Doctoral Dissertations

Orcid ID

Date of Award


Degree Type


Degree Name

Doctor of Philosophy


Energy Science and Engineering

Major Professor

Scott T. Retterer

Committee Members

Steven M. Abel, Mitchel J. Doctycz, Jennifer L. Morrell-Falvey


Biological systems operate on scales ranging from nanoscale chemical reactions to the global flow of nutrients and energy. Building knowledge of each level requires techniques and technologies that can address the biological system at the chosen level of interest. On the cellular and community levels, microfluidics are able to replicate the spatial scales of the natural system from the cellular, to community through the local microenvironment while providing engineering solutions to control flow through the system and interfaces with the system through microscopy and chemical sampling. Herein, biological interfaces were created using microfluidics to control cellular interactions and chemical reactions. At the subcellular scale, molecular exchange bioreactors enhanced the protein production of a cell-free protein synthesis system by using a microscale serpentine channel to reduce lateral diffusion distances. Size dependent transport of reactants into, and byproducts out of, the reaction channel through the nanoporous barrier extended the reaction time and enhanced protein yield. Nanoporous membranes were also developed for studying cellular interactions. Membranes confined cells within culture chambers while allowing transport of nutrients and signal molecules between the chambers and support channels. Quorum sensing within the microfluidic chambers was modeled using a quasi-steady-state PDE based approach to estimate relative concentrations. The platform facilitated the use of brightfield imaging and analysis to characterize morphological changes of a growing biofilm as the oral microbe Streptococcus gordonii formed aggregates only when co-cultured adjacent to Fusobacterium nucleatum. The investment of capital and time to start incorporating microfluidic into research can be prohibitive. To combat this, tools were created to provide researchers the ability to create microfluidics using 3D printing to simplify the process and remove the need for cumbersome and expensive cleanroom facilities. The technique was used in two common microfluidic applications of chemical gradient and droplet formation in addition to building 3D fluidics that cannot be replicated directly with microfabrication techniques. These microfluidics controlled the spatiotemporal environment on the scales of biological systems to enhance the effectiveness of protein synthesis, give insight to morphological effects of cell signaling, and introduced technology to enable others to do the same.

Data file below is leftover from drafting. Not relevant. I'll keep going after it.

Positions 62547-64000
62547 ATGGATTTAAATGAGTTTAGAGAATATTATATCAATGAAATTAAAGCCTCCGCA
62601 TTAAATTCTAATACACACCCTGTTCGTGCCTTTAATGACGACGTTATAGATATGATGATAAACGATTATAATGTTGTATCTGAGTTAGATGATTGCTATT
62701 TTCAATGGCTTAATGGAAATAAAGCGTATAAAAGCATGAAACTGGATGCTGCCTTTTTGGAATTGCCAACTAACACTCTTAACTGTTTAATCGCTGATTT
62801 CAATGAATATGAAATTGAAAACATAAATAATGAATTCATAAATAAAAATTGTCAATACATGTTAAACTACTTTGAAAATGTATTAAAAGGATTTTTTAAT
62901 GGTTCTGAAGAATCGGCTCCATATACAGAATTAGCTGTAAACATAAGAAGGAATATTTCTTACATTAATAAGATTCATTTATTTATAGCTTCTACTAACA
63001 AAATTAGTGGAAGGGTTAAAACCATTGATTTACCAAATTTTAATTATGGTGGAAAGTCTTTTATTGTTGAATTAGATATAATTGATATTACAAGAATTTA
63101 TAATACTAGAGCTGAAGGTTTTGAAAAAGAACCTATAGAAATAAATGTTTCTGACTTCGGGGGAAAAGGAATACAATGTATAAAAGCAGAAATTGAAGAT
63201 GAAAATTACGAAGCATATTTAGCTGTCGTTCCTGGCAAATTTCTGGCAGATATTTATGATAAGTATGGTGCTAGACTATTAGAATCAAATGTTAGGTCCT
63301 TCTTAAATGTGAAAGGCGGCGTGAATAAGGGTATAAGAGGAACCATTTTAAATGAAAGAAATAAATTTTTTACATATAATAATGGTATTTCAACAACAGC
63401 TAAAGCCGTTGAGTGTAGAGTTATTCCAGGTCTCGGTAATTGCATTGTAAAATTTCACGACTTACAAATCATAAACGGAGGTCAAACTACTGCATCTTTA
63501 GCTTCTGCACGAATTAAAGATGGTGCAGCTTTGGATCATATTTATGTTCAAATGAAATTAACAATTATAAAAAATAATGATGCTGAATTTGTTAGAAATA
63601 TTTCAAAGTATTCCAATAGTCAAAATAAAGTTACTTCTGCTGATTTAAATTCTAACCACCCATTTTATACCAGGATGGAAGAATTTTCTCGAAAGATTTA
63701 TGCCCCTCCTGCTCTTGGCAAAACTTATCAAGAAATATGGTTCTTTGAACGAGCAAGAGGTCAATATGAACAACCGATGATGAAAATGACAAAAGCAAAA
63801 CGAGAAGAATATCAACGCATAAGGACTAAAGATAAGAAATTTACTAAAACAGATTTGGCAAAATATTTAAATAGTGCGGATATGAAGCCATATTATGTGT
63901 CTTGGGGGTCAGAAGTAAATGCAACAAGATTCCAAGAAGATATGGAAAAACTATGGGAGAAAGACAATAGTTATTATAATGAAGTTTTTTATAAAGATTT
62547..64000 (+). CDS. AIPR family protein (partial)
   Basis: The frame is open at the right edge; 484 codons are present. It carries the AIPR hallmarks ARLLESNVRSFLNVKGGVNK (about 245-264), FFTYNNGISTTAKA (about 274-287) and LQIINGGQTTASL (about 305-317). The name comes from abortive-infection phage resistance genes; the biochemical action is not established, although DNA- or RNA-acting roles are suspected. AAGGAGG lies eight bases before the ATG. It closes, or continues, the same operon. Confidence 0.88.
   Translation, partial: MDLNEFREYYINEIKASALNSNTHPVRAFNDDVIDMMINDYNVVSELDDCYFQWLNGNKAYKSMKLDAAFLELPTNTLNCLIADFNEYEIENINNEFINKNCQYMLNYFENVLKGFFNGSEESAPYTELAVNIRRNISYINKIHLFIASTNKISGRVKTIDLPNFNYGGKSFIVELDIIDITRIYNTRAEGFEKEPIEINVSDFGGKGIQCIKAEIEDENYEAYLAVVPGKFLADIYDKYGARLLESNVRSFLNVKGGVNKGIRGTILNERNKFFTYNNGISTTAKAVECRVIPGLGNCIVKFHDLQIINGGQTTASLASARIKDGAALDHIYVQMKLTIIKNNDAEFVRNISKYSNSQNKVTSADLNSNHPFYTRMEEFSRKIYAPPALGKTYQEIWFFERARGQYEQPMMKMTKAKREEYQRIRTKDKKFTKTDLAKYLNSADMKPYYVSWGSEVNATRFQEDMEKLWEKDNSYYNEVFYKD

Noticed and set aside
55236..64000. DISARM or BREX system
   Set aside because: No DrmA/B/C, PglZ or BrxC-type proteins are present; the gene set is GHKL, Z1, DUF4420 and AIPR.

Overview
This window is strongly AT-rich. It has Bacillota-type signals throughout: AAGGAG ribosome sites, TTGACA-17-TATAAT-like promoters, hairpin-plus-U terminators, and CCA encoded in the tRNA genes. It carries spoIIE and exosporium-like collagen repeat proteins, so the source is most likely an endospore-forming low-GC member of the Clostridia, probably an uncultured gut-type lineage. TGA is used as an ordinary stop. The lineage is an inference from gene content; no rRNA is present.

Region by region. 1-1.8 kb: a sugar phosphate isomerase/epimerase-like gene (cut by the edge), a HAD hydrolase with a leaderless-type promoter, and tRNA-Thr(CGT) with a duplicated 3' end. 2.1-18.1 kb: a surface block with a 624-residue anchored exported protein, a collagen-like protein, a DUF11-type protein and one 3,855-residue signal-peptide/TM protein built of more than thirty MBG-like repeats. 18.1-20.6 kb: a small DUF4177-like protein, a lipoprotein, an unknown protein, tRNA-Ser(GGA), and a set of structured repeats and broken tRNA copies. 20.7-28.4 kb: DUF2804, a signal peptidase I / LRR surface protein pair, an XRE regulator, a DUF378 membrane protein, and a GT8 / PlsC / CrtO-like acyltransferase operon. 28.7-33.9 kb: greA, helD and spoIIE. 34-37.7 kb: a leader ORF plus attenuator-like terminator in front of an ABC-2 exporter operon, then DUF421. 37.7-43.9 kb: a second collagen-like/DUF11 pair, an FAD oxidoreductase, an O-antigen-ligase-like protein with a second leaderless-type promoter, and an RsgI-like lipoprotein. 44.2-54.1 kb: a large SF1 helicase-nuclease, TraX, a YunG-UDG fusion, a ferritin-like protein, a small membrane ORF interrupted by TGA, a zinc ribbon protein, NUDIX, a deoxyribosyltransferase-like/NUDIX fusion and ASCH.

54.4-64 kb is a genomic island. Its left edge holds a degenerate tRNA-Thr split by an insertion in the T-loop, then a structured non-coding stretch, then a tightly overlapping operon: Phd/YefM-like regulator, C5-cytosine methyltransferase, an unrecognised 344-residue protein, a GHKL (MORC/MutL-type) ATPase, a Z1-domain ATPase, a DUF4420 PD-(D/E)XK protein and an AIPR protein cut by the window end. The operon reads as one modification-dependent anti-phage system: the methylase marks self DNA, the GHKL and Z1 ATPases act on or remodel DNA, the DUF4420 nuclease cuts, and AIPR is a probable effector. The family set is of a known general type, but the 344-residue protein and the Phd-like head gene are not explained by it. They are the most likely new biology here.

Portions of this document were previously published in JVST-B, and PlosOne

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